Buried in the back of a recent issue of one ABA Journal was the American Bar Association’s treasurer’s report. ABA members should review that report because the association is preparing the ground for a dues increase.

First, the ABA should be commended for its openness with its members in presenting the association’s finances. The financial report shows that while the association has a healthy reserve at the moment, the members of dues-paying members continue to decline, non-dues revenue is relatively flat, revenues are down and the ABA is funding a current deficit out of reserves.

Why does the ABA’s membership continue to decline despite the increase in the number of attorneys? One possibility is that the organization has not done enough to make itself relevant to the practicing lawyer. The ABA continues to be perceived as the creature of white shoe law firms that cares little for the solo or small firm practitioner.

To be fair, the ABA does have a Solo/Small Firm Resource Center that purports to contain forms and provide a form where attorneys can write in and have their questions answered on a range of topics. It also contains sample articles from the different sections. The ABA has also experimented with dues programs to provide new solo/small firm attorneys with a dues break. Unfortunately, these efforts are hamstrung by a nickel and dime attitude towards members.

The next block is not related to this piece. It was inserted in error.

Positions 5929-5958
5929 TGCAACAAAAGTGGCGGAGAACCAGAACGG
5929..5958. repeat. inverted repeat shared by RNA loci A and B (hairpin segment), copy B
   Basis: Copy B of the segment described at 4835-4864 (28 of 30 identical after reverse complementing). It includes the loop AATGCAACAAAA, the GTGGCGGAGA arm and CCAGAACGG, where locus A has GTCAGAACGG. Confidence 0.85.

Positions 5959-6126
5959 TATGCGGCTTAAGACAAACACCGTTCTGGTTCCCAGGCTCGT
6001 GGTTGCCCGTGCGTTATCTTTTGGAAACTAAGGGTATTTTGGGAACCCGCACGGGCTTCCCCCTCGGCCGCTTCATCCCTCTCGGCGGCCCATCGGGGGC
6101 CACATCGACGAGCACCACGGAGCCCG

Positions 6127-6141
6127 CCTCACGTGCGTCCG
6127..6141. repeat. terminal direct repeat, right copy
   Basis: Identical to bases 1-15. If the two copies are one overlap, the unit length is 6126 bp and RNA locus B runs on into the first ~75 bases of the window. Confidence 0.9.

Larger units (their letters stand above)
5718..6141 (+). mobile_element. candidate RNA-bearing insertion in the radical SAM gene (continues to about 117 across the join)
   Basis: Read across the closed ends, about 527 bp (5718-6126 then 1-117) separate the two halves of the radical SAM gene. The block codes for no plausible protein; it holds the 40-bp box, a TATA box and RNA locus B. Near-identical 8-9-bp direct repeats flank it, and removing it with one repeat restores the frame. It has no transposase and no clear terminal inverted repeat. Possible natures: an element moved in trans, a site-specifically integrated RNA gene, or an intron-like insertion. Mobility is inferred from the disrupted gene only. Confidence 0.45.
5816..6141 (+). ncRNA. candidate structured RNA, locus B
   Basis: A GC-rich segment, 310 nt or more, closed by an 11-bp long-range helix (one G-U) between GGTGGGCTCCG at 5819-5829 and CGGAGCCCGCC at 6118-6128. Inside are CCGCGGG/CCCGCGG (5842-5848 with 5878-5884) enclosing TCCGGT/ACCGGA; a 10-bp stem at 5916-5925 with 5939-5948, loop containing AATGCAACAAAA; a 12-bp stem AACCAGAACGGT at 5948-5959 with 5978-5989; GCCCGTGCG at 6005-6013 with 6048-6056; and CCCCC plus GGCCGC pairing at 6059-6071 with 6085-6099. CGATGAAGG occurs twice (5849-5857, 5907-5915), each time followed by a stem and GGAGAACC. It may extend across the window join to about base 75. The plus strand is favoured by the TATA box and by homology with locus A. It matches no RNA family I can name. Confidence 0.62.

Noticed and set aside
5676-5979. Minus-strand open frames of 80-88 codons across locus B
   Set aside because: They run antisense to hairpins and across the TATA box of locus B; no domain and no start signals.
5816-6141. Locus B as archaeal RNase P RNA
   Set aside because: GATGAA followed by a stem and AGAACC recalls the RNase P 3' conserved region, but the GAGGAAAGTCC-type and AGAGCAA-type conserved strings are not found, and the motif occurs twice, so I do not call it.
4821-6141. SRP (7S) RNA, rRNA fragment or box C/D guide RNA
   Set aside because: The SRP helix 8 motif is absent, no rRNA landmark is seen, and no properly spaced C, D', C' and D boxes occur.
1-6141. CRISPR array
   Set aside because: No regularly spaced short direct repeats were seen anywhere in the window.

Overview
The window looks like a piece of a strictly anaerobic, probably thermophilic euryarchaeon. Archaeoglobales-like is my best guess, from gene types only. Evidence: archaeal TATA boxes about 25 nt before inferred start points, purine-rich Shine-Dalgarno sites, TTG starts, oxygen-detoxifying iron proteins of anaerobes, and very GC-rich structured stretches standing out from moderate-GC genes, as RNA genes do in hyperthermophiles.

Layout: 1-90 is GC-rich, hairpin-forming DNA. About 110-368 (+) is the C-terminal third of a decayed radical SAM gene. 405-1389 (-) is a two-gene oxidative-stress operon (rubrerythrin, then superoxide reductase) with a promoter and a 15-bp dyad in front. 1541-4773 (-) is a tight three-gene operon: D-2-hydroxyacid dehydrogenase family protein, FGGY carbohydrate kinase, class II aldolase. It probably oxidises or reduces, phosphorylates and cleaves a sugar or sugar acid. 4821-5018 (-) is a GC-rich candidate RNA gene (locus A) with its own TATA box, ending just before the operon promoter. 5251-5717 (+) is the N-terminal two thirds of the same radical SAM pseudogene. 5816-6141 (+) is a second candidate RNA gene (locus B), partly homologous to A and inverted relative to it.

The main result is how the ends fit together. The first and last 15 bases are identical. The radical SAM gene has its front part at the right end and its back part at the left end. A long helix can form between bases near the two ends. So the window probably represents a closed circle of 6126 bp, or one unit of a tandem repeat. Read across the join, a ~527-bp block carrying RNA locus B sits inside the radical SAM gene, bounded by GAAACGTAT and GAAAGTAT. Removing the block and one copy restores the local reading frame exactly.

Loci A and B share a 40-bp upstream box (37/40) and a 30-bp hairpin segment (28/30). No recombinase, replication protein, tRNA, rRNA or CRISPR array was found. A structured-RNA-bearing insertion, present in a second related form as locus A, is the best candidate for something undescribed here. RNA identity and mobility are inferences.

The ABA continues to push its publications and provide a small break in publications and CLE program cost as a “member benefit.” For example, although the Resource Center contains what is described as a “forms bank,” clicking on the forms bank leads to various ABA publications priced at $15 to $39. Why become a member if one must continue to pay to obtain the benefits of membership?

The same goes for the sections. Although section membership is the vehicle by which members are exposed to specialty areas within the ABA, each section carries an additional fee. So a basic membership does not entitle a solo or small firm practitioner to much beyond the ABA Journal, the discounts on merchandise and services from a handful of corporate partners, and a small discount on ABA CLE programs, publications, and forms.

It is small wonder that as the number of lawyers increase, the number of ABA members decrease, since the membership fee does not appear to be a good value proposition in the minds of many attorneys. It makes no sense to make a bad value proposition even worse by increasing member dues.

The ABA needs to look at strategies to increase membership instead of simply raising dues on a declining membership. The organization has some time and reserves to examine itself to improve its value proposition to potential members. That self-examination should include determining exactly what the average member receives in value for the dues dollar. The ABA needs to begin this self-examination now and finish it quickly. The reserves are not going to last forever, and membership declines will accelerate as dues increases make the ABA value proposition worse and worse.